How has Survivor managed to stay on-air for so long?

How Has Survivor Managed to Stay On-Air for So Long?

How Has Survivor Managed to Stay On-Air for So Long?

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Nov. 4 2015 7:11 AM

How Has Survivor Managed to Stay On-Air for So Long?

Survivor
A scene from Survivor.

Courtesy of Monty Brinton/CBS

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Answer by Adrienne Gomer, mom of three, avid TV watcher:

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The genius of Survivor is that it's self-reflexive. It's ever-evolving. This newest season, contestants explain it best when they describe the old-school way of playing and the new-school way of playing.

In the beginning, contestants just had to be the strongest, the best, and likable, and they'd win. As the game progressed, however, people began to see the stronger, more likable players as threats, and they adjusted their games accordingly. It's not uncommon now to take unlikable players to the end just to give yourself a better shot at winning.

Outwit. The first thing you have to do now in Survivor is to stay a step ahead without letting anyone know that you are a step ahead. In the beginning of the show, you could strategize, form alliances, and make a game plan, and as long as your team stuck to its guns, there's a good chance things would work out. Now that the game has been on for so long, people know this strategy. Strategize too much and you're out. Don't strategize enough and you're a pawn in someone else's game and don't have much of an argument for winning. It's a fine line.

Outlast. Another component to the game is to always be thinking about the jury. You have to vote people off, but not in a way that makes them so mad that they won't vote for you in the end. This has always been easy—play nice, but play. Now that people have been watching the show for so long, the dynamic has changed. People on the jury now respect great plays and cutthroat moves. Being nice is no longer enough; you also have to be ruthless. Again, a fine line.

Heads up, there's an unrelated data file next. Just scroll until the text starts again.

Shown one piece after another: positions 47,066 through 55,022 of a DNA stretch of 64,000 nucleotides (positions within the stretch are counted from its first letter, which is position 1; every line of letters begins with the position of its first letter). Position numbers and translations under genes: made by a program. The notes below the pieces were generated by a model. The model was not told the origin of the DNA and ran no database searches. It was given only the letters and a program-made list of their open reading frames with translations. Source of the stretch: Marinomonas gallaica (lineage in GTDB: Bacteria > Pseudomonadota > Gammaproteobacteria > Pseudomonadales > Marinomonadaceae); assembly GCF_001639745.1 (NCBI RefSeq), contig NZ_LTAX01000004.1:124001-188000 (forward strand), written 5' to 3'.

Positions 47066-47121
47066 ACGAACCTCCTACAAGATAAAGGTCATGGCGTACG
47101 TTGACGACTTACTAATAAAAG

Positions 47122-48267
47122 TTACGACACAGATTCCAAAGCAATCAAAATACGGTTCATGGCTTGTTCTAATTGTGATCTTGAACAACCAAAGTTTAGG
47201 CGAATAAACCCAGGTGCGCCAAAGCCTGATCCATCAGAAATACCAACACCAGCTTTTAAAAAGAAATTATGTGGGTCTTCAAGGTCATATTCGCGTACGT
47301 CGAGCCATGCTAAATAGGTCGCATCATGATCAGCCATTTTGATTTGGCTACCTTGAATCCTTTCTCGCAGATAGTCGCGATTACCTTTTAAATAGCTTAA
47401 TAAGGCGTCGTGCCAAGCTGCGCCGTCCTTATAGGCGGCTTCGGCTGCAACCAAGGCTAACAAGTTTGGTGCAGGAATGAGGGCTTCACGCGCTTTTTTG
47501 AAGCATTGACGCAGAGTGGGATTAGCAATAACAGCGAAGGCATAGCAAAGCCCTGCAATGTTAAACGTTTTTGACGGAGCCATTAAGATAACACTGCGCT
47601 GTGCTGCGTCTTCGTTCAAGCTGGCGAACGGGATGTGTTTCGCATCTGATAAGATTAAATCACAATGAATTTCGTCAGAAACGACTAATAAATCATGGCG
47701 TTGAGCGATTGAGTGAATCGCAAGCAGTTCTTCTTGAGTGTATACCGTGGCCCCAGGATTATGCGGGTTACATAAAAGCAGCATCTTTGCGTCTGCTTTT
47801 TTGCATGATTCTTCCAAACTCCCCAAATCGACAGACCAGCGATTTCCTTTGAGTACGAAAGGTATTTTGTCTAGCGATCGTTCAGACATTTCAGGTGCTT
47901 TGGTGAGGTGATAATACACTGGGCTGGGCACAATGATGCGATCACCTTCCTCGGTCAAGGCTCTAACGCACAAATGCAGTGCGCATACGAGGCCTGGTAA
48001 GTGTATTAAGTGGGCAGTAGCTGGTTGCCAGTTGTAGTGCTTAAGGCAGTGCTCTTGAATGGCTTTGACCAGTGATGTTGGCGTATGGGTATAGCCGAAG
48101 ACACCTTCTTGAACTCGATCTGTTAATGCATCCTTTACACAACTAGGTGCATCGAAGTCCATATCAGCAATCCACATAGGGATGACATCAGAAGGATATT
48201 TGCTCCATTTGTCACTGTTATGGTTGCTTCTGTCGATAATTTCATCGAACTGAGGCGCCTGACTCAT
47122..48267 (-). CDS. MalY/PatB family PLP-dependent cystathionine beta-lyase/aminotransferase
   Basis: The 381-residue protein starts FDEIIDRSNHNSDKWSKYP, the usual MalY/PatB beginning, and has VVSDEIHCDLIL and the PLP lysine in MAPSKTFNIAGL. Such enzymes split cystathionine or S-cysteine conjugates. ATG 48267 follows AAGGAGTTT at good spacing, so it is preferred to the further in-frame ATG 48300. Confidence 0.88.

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Outplay. Being tough in challenges in the beginning was a benefit; people want people on their team who will help them win. Now that the show's been on for so long, being strong is often seen as a threat, because once you get to the end and it's all about individual immunity, you can beat the weaker players. It's no wonder that strong young men rarely make it in this game. They'll likely win if you let them get to the end and people tend to like them (hello white male privilege—I'm looking at you Malcolm, Joe, Oscar ... ) and want to vote for them. It is also funny to me when the young strong guys try to form an alliance together because they know they are targets. Everyone wants to take them down! It never works.

The genius of the show is that it evolves. The great thing about the newer seasons is that they often cast fans of the show. Fans of the show know how the game works; they know all the basic strategies and are familiar with all of the cast characters. They know what to expect and what maneuvers are coming. This makes the show great after 30-plus seasons because the players are constantly having to adjust their game play. They can try to predict what's coming game-wise, but they also have to be the ones to predict what the predictors are predicting, and on and on and on. At a certain point, the basic game play becomes irrelevant, and a good amount of chance and luck come into play. And as always, a strong alliance is key. Remember when Rob came back and had that rock-solid alliance that he rode on until the end and won? Even great alliances can fail, so you don't want to be seen as the ring leader walking your victory lap too soon or someone will want to take you down and your alliance will crumble.

The show is genius in the fact that the people playing were once watching, and you can never quite cast the same group of people twice. You need to have people who are physically strong, mentally capable, and know how to work people. This is a rare feat, and it's interesting to watch so many people try to master the game.